The one thing that every one of these characters have in common? The way they are absolutely, beautifully written. They are all so different and yet all the same. You feel like you know them all as soon as you read their names. You can empathise with them. You can sympathise with them. You can love them. You can hate them. One minute you are on their side, the next, totally against them. They ebb and flow across the pages and you see so many different aspects of the story from so many different angles.

This is essentially a story of someone trying to prove a point. A point that there is ultimately no proof for. Or is there? Seeing the story through the eyes, and more importantly the minds of the people involved, you start to doubt whether it is just a ridiculous quest for answers or whether the proof may be forthcoming. Some things happen that are just inexplicable and make you question your own beliefs and what you have as your mind-set. Now for someone like me that is a huge thing to be able to do in a story. Let’s face it, it’s make believe so for a writer to be able to convince you that you are actually living in the moment, in the story, and to question yourself, that takes talent that not a lot of writers possess. To be able to trick the reader in this way is an extraordinary feat that has to be applauded in the biggest possible way.

There is one scene in this book where someone is dying. There is a bit of weirdness going on at the same time but the writing in this scene is sublime. You read it from the mind of the person who is dying. It is written in such a way that you share every single experience they are going through from their mixed up thoughts to the realisation that their body is shutting down and they are losing the fight. I quite honestly don’t think I have ever read a death scene from the perspective of the dying person that has touched me so much, nearly to the point of tears, at what they were going through. It is both horrendous but beautifully serene.

There is a lot of horror in this. Horror of the mind. I’m slowly learning that this can be the worst kind. There is blood. There is death. You share in one of the most beautiful things that could ever happen to a human being. There are a lot of questions. Some you get the answers to and some that will remain unanswered for centuries. There is total devastation.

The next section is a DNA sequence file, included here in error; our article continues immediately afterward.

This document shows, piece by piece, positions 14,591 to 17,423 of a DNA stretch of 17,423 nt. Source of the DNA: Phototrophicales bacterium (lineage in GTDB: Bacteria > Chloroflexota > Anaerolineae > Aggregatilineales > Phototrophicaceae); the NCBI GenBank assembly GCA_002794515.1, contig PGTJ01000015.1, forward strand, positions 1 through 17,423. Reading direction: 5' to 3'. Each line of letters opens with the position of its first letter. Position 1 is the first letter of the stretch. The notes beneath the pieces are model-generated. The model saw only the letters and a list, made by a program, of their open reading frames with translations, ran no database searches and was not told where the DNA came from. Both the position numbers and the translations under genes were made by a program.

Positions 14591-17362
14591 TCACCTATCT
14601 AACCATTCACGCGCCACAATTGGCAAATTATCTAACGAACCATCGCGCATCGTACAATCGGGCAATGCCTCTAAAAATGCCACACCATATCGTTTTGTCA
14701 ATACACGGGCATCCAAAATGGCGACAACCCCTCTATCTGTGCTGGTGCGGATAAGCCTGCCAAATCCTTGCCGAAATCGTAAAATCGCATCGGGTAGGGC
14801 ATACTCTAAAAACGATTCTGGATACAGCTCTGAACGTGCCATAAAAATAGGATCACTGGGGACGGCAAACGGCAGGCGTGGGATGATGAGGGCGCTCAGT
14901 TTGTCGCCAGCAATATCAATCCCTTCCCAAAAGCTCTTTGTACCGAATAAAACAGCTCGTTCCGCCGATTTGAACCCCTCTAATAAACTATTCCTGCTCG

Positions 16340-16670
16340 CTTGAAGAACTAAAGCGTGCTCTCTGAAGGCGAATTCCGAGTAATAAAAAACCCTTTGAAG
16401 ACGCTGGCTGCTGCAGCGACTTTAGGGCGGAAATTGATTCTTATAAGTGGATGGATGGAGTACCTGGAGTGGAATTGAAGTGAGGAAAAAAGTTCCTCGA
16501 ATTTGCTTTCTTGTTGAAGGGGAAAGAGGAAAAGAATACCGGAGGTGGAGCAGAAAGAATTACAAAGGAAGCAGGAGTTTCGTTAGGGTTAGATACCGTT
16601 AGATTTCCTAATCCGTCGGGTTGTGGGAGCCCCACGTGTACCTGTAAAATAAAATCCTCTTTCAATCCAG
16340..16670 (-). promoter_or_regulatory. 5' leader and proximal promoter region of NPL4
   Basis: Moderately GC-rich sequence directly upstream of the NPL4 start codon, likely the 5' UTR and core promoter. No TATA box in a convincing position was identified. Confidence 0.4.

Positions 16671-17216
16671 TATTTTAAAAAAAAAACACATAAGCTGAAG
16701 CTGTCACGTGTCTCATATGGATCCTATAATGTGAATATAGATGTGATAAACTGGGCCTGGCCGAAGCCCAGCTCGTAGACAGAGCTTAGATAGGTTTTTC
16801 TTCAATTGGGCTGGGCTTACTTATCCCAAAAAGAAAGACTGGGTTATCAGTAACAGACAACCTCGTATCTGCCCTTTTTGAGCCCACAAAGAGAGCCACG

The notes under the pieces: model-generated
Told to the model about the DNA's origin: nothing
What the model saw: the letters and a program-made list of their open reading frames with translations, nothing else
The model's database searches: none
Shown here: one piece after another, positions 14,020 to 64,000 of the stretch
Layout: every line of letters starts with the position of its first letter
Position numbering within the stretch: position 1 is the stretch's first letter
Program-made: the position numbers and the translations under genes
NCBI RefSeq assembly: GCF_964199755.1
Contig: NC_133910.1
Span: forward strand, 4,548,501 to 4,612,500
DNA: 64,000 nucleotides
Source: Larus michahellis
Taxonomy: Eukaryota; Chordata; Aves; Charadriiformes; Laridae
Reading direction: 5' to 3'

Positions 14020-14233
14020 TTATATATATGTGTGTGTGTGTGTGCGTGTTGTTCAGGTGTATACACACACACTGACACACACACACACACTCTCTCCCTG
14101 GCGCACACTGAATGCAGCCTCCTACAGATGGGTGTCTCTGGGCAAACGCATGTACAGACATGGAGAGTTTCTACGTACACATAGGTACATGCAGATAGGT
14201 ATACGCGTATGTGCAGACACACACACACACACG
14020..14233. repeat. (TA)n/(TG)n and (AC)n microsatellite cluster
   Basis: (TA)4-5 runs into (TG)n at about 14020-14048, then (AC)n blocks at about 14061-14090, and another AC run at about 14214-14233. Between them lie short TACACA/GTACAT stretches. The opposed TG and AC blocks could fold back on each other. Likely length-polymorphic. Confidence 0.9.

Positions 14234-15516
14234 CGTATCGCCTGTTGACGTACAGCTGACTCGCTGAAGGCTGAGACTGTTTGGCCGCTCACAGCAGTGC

I could go on and on about this book for hours and hours but alas I want to keep you interested, not bore you to tears.

To summarise: Honestly? Just buy it. This is one you absolutely need to have on your shelf.

General rating:

★★★★★ A perfect debut novel.

Horror rating:

★★★★★ Perfect.

If you would like to help support Confessions of a Reviewer then please consider using the links below to pre-order GodBomb! or any other books from Kit or indeed anything at all from Amazon. This not only supports me but also lets me know how many people actually like to buy books after reading my reviews.


Amazon US

Amazon UK

Book Synopsis:

Somebody wants answers. 

North Devon, England. 1995. A born-again revival meeting in a public building. The usual mix of the faithful, the curious, and the desperate.

And one other – an atheist suicide bomber.

He's angry. He wants answers. And if God doesn't come and talk to him personally, he's going to kill everyone in the building..

Kit Power lives in the UK and writes fiction that lurks at the boundaries of the horror, fantasy, and thriller genres, trying to bum a smoke or hitch a ride from the unwary.

In his secret alter ego of Kit Gonzo, he also performs as front man (and occasionally blogs) for death cult and popular beat combo The Disciples Of Gonzo,

And for more about Kit, visit his site or find him on social media:

No comments:

Post a Comment